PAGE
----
MINOT, N.D. — In June of 2013, North Dakota's State Board of Higher Education fired Chancellor Hamid Shirvani.
Then, for the next three years, North Dakota's taxpayers continued to pay him a $349,000-per-year salary plus benefits like retirement contributions.
Shirvani even got his scheduled raises during this time period.
Think about that for a moment.
The man was fired, but not only were taxpayers obligated to keep paying him, he got raises too.
The reason for that absurdity was Shirvani's contract which was agreed to by the very same board that fired him. The State Board of Higher Education made a bad hire but had obligated themselves to that hire so thoroughly that, even when they decided to fire him, the taxpayers had to go on paying him.
I was thinking about the Shirvani debacle while reading news that the City of Minot has decided to pay out disgraced former city manager Tom Barry.
Earlier this year my reporting exposed Barry's erratic behavior and egregious harassment of city employees. At one point, Barry even marched city employees into an interrogation room and threatened them with termination for allegedly speaking to me about problems with Barry's leadership.
After an independent investigation commissioned by the city verified my reporting, the council voted to fire Barry.
But just months before that same council had given Barry a lavish, five-year contract that included a golden parachute which paid out should Barry be terminated.
A contract that, ironically enough, narrowed the scope of what sort of for-cause terminations could release the city of it's obligation to pay.
Under the new terms, negotiated and ram-rodded through a council vote by Barry's close personal friend, Mayor Shaun Spima, nothing short of flat-out embezzlement or self-dealing would obviate the need to pay.
This is why it wasn't surprising that the city council, this week, voted to pay Barry $140,510.55 plus up to $5,000 in attorney's fees.
Barry also has a new job in the region. The folks in Beltrami County, Minnesota, just hired him as county administrator at a salary of $125,757 per year. That's a more than $55,000-per-year pay cut for Barry from the 2020 salary he was receiving from the City of Minot, but I suppose he can take solace in the fact that, thanks to the generous terms of his previous contract, he'll get to double-dip for the next year or so.
The frustration with this situation among some Minot council members was palpable.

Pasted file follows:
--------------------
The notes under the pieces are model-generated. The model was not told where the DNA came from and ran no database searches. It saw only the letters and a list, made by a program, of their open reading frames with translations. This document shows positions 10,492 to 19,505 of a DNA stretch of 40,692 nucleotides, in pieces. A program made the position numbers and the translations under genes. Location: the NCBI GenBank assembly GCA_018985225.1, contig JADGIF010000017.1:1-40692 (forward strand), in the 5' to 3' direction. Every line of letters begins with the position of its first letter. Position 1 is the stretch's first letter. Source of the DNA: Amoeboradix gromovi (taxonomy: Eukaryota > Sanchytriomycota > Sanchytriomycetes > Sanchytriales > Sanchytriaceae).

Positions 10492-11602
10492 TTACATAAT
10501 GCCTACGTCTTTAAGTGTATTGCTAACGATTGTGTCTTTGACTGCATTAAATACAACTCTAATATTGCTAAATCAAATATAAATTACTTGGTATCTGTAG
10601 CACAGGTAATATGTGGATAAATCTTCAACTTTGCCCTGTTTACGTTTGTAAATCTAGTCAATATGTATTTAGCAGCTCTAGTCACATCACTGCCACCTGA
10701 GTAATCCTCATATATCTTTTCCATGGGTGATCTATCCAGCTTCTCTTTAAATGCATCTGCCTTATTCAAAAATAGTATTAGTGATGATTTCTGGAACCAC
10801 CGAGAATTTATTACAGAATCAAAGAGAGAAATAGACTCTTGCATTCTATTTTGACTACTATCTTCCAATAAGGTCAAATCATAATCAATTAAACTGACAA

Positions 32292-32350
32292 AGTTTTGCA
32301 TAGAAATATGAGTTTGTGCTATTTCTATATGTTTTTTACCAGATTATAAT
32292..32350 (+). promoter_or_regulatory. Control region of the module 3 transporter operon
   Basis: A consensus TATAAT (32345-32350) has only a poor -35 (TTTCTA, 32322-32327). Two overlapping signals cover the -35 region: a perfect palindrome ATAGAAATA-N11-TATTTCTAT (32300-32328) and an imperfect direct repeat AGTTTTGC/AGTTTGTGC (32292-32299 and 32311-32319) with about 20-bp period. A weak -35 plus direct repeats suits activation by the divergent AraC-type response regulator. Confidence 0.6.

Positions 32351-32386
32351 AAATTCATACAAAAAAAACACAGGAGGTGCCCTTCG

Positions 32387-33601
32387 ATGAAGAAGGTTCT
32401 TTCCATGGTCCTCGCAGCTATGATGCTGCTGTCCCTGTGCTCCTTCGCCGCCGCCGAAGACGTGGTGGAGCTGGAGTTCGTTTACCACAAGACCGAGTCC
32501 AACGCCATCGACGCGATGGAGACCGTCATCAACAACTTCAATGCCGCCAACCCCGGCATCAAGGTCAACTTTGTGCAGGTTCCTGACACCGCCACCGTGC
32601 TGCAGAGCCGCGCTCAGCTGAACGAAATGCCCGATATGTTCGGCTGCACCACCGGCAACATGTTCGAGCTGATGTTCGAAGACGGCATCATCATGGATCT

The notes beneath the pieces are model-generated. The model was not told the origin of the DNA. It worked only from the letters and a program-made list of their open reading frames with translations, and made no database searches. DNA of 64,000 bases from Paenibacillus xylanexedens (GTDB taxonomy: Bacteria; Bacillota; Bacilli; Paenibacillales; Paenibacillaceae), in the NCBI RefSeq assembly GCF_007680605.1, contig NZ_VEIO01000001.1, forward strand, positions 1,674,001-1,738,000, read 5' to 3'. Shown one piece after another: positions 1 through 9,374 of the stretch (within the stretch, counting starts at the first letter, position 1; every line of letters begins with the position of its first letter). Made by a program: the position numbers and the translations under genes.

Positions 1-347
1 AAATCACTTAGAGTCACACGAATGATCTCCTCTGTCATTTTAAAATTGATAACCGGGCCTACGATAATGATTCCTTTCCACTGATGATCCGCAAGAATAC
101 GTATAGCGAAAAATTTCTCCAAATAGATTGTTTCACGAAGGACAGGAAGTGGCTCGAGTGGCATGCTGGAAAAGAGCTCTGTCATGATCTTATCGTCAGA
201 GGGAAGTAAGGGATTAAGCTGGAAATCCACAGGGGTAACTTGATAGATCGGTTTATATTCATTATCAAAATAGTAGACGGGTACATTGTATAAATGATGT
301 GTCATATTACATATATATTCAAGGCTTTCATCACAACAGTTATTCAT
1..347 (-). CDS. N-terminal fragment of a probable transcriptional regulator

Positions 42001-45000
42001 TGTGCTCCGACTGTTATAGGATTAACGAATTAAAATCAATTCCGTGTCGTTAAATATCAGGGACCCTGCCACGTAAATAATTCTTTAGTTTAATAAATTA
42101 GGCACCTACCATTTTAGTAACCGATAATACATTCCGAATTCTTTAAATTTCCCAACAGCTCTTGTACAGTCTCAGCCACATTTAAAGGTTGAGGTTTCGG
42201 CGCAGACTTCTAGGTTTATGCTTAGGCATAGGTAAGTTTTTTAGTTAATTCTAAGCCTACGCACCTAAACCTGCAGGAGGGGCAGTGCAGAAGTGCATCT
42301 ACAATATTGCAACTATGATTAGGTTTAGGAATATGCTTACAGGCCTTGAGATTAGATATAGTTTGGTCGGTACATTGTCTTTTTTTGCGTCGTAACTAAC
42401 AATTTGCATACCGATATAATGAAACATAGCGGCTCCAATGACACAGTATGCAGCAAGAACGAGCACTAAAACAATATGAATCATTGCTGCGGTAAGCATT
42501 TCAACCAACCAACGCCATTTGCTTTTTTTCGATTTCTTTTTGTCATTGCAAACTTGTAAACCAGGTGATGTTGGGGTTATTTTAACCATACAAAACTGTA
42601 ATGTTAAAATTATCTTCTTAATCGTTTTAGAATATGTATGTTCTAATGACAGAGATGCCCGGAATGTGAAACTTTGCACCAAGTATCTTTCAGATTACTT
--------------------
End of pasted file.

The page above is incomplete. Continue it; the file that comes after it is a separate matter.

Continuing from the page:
"Given the way the original contract was written, I think we’re pretty much stuck paying him with the six months that the original contract said, but my position is and has been that he obtained the furtherance of the contract – the renewal of the contract – through fraudulent circumstances," council member Stephen Podrygula said at the meeting approving Barry's payout. "And I think it would be inappropriate to reward somebody for bad behavior.”
Barry is Beltrami County's problem now.
For the taxpayers of Minot, and the taxpayers of North Dakota, generally, if we consider the Shirvani mess, we have to wonder when we will start holding elected officials accountable for these ridiculously lavish contracts.
Anyone can make a bad hire.
But we often treat the hiring of a bureaucrat like Barry as something akin to signing a star free agent in professional sports. Government entities spend big money on search firms and work up a lather writing rich contracts to lure in what they consider talent. As if the expertise needed to fulfill the governance needs of relatively small communities like Minot were some rare thing.
Are the taxpayers well-served by that process?
I'm not so sure.
Podrygula used the word "fraudulent" to describe Barry's contract.
That sounds like a situation in need of further investigation.
Barry may have got his, but those in Minot's government responsible for enabling that outcome can still be held accountable.
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Rob Port, founder of SayAnythingBlog.com, is a Forum Communications commentator. Reach him on Twitter at @robport or via email at firstname.lastname@example.org.